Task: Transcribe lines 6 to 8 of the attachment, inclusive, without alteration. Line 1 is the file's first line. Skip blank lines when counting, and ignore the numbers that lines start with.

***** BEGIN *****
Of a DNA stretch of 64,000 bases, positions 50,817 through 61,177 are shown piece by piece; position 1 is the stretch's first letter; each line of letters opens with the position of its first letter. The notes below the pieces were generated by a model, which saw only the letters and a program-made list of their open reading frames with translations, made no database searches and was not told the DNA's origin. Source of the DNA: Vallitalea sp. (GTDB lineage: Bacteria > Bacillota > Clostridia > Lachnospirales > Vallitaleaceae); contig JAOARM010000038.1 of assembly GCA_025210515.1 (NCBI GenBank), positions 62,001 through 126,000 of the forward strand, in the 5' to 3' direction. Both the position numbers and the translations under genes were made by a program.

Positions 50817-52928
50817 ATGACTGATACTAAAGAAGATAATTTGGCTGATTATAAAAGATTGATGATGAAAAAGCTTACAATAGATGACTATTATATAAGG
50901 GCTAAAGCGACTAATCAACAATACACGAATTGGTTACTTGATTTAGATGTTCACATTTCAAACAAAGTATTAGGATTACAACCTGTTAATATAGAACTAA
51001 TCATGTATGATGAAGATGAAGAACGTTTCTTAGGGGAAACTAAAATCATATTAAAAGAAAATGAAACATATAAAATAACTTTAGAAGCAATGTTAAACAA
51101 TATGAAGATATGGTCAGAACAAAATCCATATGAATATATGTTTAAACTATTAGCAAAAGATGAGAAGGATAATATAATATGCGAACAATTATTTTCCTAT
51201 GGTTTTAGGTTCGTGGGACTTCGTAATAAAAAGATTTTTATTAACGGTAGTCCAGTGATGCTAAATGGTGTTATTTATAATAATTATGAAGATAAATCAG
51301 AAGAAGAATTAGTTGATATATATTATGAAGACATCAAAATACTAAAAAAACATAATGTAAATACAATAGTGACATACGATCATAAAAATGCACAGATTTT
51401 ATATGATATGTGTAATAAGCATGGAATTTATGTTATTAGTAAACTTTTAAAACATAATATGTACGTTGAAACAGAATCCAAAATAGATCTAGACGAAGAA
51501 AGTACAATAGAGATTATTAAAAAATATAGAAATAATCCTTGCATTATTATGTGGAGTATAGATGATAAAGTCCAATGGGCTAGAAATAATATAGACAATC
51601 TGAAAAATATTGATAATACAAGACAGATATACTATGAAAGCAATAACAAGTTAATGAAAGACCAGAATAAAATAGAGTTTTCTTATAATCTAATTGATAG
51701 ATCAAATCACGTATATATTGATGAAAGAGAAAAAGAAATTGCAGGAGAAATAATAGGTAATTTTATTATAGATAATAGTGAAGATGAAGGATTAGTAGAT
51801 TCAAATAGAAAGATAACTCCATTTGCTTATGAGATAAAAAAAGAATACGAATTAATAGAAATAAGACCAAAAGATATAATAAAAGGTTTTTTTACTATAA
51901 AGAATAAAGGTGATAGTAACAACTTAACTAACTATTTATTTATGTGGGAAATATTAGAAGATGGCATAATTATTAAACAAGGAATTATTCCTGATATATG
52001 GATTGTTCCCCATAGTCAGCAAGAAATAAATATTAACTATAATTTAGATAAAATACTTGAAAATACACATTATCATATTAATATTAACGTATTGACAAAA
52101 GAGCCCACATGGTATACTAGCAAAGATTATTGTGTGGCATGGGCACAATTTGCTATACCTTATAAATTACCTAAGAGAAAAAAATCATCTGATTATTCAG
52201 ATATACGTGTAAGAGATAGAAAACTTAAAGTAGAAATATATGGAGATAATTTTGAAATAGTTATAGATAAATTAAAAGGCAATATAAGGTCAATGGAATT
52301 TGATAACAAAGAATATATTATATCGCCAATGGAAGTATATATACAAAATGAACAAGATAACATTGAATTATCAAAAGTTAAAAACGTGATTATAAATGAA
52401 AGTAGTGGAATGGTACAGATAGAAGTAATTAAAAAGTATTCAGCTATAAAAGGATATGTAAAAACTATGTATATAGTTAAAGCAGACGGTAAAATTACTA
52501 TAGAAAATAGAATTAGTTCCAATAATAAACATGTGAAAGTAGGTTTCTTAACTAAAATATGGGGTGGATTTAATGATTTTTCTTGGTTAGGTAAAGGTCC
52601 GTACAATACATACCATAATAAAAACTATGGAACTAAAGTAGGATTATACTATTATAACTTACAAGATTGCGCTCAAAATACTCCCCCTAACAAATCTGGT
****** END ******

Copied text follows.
51101 TATGAAGATATGGTCAGAACAAAATCCATATGAATATATGTTTAAACTATTAGCAAAAGATGAGAAGGATAATATAATATGCGAACAATTATTTTCCTAT
51201 GGTTTTAGGTTCGTGGGACTTCGTAATAAAAAGATTTTTATTAACGGTAGTCCAGTGATGCTAAATGGTGTTATTTATAATAATTATGAAGATAAATCAG
51301 AAGAAGAATTAGTTGATATATATTATGAAGACATCAAAATACTAAAAAAACATAATGTAAATACAATAGTGACATACGATCATAAAAATGCACAGATTTT